How small companies can spot quality talent
How much experience does a candidate need before they’re qualified and successful for a role? It’s another one of hiring land’s ambiguous questions, but irrespective of the time people need to prosper in their roles (or more importantly, yours!), here are some key indicators that you’re onto big, top talent when hiring. And to be clear, it’s not all about experience.
Your candidate accepts that failing is ok
Failing is an inherent part of learning, and employees who know that are likely to get on board with big projects to flex their skill and capacity, even if there’s a few stumbles on the way. Furthermore, if a candidate can confidently speak of occasions where a project hasn’t gone perfectly to plan, but explain how they got it back on track or what they learned from the experience, you’re also dealing with a mature and self-aware candidate. It’s skills like these that are desirable for any role.
They’ve had exposure to senior members of an organisation
A candidate who has worked, in some capacity, with influential members of a company or the organisation’s management is clearly driven. They will likely have a development plan in place and be eager to pursue it, getting to know all the key players along the way. From these experiences, they’ve also likely learned effective ways of working both independently and in teams, and how to get ideas off the ground.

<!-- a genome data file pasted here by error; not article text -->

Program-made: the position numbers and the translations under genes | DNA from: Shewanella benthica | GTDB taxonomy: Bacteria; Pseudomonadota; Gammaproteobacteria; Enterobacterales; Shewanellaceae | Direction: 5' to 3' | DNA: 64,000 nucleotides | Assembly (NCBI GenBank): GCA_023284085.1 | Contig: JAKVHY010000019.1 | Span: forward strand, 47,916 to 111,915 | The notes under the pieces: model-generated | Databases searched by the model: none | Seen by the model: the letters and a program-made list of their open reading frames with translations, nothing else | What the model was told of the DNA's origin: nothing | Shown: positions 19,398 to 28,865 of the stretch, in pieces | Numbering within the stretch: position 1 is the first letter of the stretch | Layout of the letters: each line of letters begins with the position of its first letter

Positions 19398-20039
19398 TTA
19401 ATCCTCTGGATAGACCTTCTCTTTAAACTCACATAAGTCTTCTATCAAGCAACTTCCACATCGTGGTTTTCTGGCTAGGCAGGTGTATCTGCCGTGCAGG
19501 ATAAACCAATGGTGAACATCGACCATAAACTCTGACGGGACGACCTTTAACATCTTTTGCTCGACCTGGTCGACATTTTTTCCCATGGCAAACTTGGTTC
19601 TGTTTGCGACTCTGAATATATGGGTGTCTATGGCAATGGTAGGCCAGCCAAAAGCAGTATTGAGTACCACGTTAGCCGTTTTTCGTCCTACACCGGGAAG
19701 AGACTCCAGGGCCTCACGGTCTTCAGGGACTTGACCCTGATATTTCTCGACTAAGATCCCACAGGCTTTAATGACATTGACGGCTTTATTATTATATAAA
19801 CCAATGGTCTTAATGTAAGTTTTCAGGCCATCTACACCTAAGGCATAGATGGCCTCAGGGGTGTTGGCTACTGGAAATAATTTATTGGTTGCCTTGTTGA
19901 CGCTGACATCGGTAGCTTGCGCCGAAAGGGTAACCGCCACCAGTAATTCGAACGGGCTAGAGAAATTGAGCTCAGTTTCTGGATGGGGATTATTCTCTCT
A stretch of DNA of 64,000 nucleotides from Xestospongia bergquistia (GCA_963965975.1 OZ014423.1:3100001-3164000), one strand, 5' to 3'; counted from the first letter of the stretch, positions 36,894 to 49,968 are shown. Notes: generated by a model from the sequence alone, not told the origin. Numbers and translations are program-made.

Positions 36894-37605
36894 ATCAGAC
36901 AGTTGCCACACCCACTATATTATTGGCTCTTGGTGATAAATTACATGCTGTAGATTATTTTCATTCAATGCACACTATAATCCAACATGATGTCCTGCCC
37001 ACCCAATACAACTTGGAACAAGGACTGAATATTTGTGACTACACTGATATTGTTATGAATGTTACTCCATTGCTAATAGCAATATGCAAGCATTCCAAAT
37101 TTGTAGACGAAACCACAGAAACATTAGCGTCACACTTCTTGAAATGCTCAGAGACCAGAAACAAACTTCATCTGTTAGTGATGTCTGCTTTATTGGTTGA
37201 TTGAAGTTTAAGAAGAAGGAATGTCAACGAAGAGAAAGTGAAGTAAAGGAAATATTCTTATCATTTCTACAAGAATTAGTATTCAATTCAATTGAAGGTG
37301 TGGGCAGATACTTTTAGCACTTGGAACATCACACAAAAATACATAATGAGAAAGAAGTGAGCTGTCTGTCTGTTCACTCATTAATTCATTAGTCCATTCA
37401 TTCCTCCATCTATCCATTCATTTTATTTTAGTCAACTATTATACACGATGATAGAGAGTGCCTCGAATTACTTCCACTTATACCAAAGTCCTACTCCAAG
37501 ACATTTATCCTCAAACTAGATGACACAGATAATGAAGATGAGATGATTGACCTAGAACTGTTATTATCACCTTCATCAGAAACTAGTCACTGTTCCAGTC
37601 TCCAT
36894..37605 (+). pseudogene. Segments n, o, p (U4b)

Encountering these diligent candidates is a reason for you to offer current employees the opportunity to work with other more senior members of the business. The open culture and dynamism that will be created as a result will benefit both parties, and may be the birthplace for great new plans and projects.
Your candidate has a history of taking on challenging tasks and projects, significantly above what is required of their position
They’re confident, like to be challenged, and are trusted with important projects and people, and they succeeded at them. This element speaks for itself.
So how should you approach these candidates?
Think about it, if the best talent is always on the move, then they’ll also always have reduced long-term experience in specific positions. So, approach limited experience with patience and consideration, remembering that experience is not explicitly indicative of quality or capability.
When meeting these candidates, talk about the ‘what’s to come’, as opposed to dated successes or tired mentions of ‘experience required’. Focusing on what projects are in the pipeline and what the future holds for the company means that candidates will likely offer up related information too.
Everyone will require different levels or experience to excel in their positions; some more, some less. Chances are the people who require the least experience will always be the fast learners, the healthy risk takers and the success stories. And best of all, it’s a great opportunity for that small pond of yours to get the big fish.